The biggest and best of the supplements on this disc is an audio commentary track from Spinell's closest friend and one of the associate producers of the film, Luke Walter, who is joined by moderator Evan Husney. This is a pretty solid track and Walter's memories are interesting stuff. He was on the set almost the entire time, working with Spinell and the crew and he shares some great stories about what it was like shooting this movie without any permits, collecting footage from both the Cannes Film Festival and the New York City locations. Husney asks some good questions about the movie, its star, and its cast and keep Walters talking at a brisk pace. Walters talks about the material that he and Spinell were responsible for shooting, what locations were used and why, and about various bits involving the actor's penchant for improvisation in front of the camera.

    Walter shows up again for a featurette entitled My Best Maniac in which the man takes us around New York to a diner that Spinell used to frequent in the neighborhood where he lived and to the cemetery in Queens where he is buried and which is, interestingly enough, famous for serving as the location for Don Corleone's funeral in The Godfather, a film which helped to launch Spinell's career. While this featurette covers some of the same ground as the commentary track, Walter's obvious affection for his friend makes this well worth watching and some of the location footage seen here is pretty interesting in its own right.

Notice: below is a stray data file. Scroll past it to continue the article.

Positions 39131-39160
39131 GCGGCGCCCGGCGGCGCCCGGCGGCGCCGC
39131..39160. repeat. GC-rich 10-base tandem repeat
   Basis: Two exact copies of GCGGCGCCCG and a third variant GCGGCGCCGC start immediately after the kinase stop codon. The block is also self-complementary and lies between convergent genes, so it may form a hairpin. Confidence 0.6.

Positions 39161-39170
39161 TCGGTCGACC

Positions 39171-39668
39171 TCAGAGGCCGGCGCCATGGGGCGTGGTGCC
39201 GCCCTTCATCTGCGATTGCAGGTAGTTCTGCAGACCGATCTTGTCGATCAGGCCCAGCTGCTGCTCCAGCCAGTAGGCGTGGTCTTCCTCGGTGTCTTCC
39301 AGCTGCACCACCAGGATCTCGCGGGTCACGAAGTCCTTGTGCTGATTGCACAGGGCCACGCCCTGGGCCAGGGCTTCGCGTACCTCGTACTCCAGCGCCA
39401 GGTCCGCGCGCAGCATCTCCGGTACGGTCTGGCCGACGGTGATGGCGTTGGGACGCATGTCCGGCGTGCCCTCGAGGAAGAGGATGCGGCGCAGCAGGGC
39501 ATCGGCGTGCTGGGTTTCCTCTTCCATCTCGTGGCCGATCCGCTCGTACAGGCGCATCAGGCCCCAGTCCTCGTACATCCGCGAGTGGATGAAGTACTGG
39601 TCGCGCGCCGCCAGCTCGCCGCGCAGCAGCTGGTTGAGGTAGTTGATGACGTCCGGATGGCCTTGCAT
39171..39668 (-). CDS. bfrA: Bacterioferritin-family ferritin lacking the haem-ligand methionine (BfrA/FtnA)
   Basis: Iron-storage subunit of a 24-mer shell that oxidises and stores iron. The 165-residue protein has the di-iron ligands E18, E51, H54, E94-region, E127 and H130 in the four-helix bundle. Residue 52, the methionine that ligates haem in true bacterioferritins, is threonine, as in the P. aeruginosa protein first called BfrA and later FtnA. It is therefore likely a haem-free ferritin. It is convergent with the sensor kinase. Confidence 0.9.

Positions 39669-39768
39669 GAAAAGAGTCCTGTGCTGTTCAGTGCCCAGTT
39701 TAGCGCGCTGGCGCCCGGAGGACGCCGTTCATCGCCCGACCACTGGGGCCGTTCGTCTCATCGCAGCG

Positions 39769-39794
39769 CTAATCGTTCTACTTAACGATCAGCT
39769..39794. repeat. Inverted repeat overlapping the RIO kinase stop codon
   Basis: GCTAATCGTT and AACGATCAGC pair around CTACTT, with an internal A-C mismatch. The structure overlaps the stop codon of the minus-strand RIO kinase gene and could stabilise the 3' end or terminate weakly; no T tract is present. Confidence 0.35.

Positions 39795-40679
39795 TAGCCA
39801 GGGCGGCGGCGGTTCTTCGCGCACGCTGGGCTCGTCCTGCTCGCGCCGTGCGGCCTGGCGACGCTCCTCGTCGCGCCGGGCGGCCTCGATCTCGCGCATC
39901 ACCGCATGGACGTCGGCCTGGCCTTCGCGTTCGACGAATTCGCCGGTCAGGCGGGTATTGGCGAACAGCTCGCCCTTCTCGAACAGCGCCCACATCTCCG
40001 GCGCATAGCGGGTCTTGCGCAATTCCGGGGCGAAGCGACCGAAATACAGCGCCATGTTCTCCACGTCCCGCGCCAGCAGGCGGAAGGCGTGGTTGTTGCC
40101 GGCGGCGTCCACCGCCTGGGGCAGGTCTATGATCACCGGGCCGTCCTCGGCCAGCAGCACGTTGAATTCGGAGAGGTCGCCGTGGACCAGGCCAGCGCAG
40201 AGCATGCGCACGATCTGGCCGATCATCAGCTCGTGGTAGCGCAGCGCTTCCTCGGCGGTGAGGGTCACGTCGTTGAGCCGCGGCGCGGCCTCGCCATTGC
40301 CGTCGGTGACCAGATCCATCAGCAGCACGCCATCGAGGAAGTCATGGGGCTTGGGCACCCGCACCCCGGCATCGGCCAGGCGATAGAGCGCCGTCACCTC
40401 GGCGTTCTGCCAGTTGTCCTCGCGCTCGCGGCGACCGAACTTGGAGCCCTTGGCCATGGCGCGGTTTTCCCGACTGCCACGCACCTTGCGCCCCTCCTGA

Up next is an interview with Maniac director Bill Lustig in which he talks about how the box office success of Maniac opened the doors for The Last Horror Film. Lustig covers his relationship with Spinell and what it was like working with him and he also shares his thoughts on The Last Horror Film.

    Also included on this DVD is the rather infamous Mr. Robbie/Maniac 2 footage that Buddy Giovinazzo shot with Spinell before he passed away. This ten minute short was originally shot in 1989 as a promo to help secure financing for the proposed film, but obviously Spinell's death from a heart attack later that year wound up making completing the picture impossible. The footage doesn't really have much to do with the story of the original film, but it's definitely worth a watch as it has that great, seedy feel and it features Spinell going all out.

    Rounding out the extras is an impressive still gallery, a few trailers and TV spots for the film, promos for a few other Troma releases, an optional introduction to the feature from Lloyd Kaufman, animated menus and chapter selection.

    The Final Word:

    Spinell fans need this, a.s.a.p. Troma's transfer isn't perfect by a long shot but it's the best version out there and having the film uncut is a nice bonus, as are all of the interesting extra features.